Being in a band has its ups and downs. There are members that fall off the map for shows, disputes about how to tackle a song, egos involved in the songwriting process. All problems that force you to communicate, compromise, and work with other people.
I think a lot of my communication skills today are a direct result of spending so much time working through those problems with a bunch of strong-willed musicians with different personalities, work habits, and tastes in music. You’re not always going to like the people you work with (although I’m pretty damned fortunate with my team). But figuring that out while playing music is one of the better learning experiences I’ve had.
Practice, Practice, Practice
Oh, our practice space. A storage shed in one of those U-Store complexes not far from the local airport. It was hot as hell in the summer and frigid the rest of the year, but we worked our asses off in that practice space.
That work ethic has stayed with me long after my days of playing live music ended. I wasn’t the best guitarist in town (and I’ve since gotten worse), but with all that practice I could still hold my own. I’m confident that no matter what I decide to learn, I can learn it with enough practice.
Dealing with Trolls
Some shows sucked. The few people actually at the bar that night either didn’t care that we were playing or took issue with it. I can’t remember how many times someone requested Sweet Caroline—sometimes as abrasively as possible. Learning to deal with the hecklers was a great practice for handling today’s trolls online. It also taught me that, no matter how well you’re playing, there will always be someone trolling along. Deal with it.
Getting Over Stage Fright
I was never a great performer. I was the guy that faded into the background of the band, knocking out rhythm or a solo as the song required, content to give the spotlight to the singer.
While I wasn’t jumping off drum risers and diving shirtless into the crowd, just being on stage forced me to face my fears of being in front of a bunch of people. This is actually great, since I give a few talks at tech conferences throughout the year. Thanks to playing hundreds of shows, I can walk in front of a crowd and speak at length without (too much) fear.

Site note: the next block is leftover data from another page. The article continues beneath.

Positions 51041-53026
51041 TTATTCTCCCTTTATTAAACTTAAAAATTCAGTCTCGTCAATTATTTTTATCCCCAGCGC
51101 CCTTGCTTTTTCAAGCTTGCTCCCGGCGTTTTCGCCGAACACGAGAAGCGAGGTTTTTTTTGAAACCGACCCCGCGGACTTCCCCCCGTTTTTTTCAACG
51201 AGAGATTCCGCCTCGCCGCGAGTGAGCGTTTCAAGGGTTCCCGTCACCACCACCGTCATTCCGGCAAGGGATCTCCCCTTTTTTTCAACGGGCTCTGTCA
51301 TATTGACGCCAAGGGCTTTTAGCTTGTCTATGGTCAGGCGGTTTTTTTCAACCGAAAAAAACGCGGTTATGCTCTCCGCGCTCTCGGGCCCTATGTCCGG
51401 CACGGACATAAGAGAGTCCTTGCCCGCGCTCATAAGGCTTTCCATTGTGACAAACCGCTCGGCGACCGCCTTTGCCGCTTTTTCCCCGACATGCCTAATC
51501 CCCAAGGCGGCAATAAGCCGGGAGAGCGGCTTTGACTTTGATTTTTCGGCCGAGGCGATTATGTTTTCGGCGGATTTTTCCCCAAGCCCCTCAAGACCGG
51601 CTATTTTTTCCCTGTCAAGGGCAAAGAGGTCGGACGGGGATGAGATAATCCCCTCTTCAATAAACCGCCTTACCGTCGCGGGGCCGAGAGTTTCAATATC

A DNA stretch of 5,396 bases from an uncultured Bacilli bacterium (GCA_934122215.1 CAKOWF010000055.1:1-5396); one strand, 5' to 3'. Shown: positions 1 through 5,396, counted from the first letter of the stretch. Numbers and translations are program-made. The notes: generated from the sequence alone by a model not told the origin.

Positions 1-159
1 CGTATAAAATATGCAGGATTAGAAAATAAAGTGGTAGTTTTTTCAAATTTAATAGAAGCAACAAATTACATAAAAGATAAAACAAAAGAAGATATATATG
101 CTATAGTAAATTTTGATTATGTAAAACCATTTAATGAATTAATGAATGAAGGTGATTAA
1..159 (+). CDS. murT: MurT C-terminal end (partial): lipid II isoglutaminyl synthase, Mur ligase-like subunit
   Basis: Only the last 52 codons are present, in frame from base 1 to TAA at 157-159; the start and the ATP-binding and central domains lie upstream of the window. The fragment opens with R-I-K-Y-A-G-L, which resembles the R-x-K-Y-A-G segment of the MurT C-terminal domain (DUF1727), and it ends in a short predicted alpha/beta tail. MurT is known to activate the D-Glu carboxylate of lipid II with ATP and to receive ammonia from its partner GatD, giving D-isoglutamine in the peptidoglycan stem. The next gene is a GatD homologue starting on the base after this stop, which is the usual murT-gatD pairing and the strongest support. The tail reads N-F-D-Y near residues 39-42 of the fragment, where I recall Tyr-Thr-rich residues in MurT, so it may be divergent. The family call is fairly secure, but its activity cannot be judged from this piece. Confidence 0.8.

We never made much money from the band. What little we did make immediately went into the gas tank or towards paying off equipment and recording expenses. Being in a band was always a side project. But it’s the kind of side project that is absolutely worth working on even though it doesn’t pay. It’s the side project that taught me everything above. I guarantee that it’s the main reason I still devote a ton of time to side projects today.
I see the value in side projects, hobbies, and learning new skills in my free time. It’s why I’ll keep tackling side projects for as long as I physically can. Hell, maybe I’ll even join another band one day.
I’d hate to be the guy reliving his glory days in a band when he’s 40, but I can’t reiterate enough how valuable it was to me. Not only was it wildly entertaining at the time, but it ended up teaching me a lot in the process. If I had to do it again, I absolutely would. I’ll encourage my daughters to do the same if they’re so inclined.
I’m glad I’m not scraping by any more, dealing with nearly empty rooms of slightly hostile bar patrons, but I’m thankful for all that being a failed musician has taught me.
Me onstage at The House of Blues in Chicago.
P.S. My old band is still playing and releasing a new EP soon. You should check them out, tell them I sent you. Support independent music. If the past Grammy Awards’ closing performance has taught us anything, it’s that indie music is usually the best kind there is.